For canoeing and camping, the Park offers unexcelled facilities and attractions. The rangers have already made over a hundred miles of trails and portages, and have cleared obstructions from, and otherwise improved the navigation of, many of the streams. This work will be continued until the comparatively free navigation of the more important routes through the reservation has been secured. As a rule, the portages are short and easily made, and are generally welcomed by the canoeist, giving him a chance to stretch his legs. Forty or more log huts or cabins have been erected at different points throughout the Park, and this number is to be yearly increased. They are intended to furnish shelter to the rangers and others in their canoe trips through the reserve, and vary in distance from seven to ten miles of each other–the limit being a day’s journey on snowshoes in the winter.


[...] The following extracts from the “Report of the Royal Commission on Forest Reservation and National Park,” may be of interest:

“Of the fur-bearing animals, the beaver is by far the most valuable. On the shore of every lake in this district are to be found old beaver houses, and there is scarcely a brook in the whole territory on which at short intervals their abandoned dams may not be seen. Now one may travel for days there without seeing a single fresh beaver sign.

“There are two reasons why this industrious and harmless animal should be preserved from destruction. First, because its skin furnishes us with one of our richest and most valuable furs; and, second, because from its habits it is perhaps the greatest natural conservator of water. […]"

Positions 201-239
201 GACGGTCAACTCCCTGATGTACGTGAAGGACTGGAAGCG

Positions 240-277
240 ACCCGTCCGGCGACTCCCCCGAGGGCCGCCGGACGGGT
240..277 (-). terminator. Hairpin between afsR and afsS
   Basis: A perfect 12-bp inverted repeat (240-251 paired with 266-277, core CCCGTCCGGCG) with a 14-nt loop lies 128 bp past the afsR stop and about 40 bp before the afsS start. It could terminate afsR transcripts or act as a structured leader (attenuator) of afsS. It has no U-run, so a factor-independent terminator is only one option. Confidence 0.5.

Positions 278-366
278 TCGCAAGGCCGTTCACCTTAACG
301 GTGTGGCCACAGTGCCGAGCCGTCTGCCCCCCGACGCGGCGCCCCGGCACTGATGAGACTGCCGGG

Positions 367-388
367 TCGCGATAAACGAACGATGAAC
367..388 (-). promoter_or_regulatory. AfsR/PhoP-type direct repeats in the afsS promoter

The land comprised in the Algonquin Park is in general of little use for agricultural purposes, being, as might be expected from its situation on a watershed, for the greater part rough, broken, and stony. There are a few high hills, the surface being mostly composed of rocky ridges, alternating with valleys, swamps and marshes. The rough ribs of the Laurentian formation everywhere protrude, and in granite or gneiss dip at all angles to the southeast, the strike of the strata being northeast by southwest. No limestome, so far as the writer knows, occurs, and the indications of mineral hitherto found are few, consisting principally of traces of iron. Mining exploration or prospecting for minerals within the Park is prohibited except under certain conditions and provisions. The working of mines and the developing of mining interests would be regulated in the same way.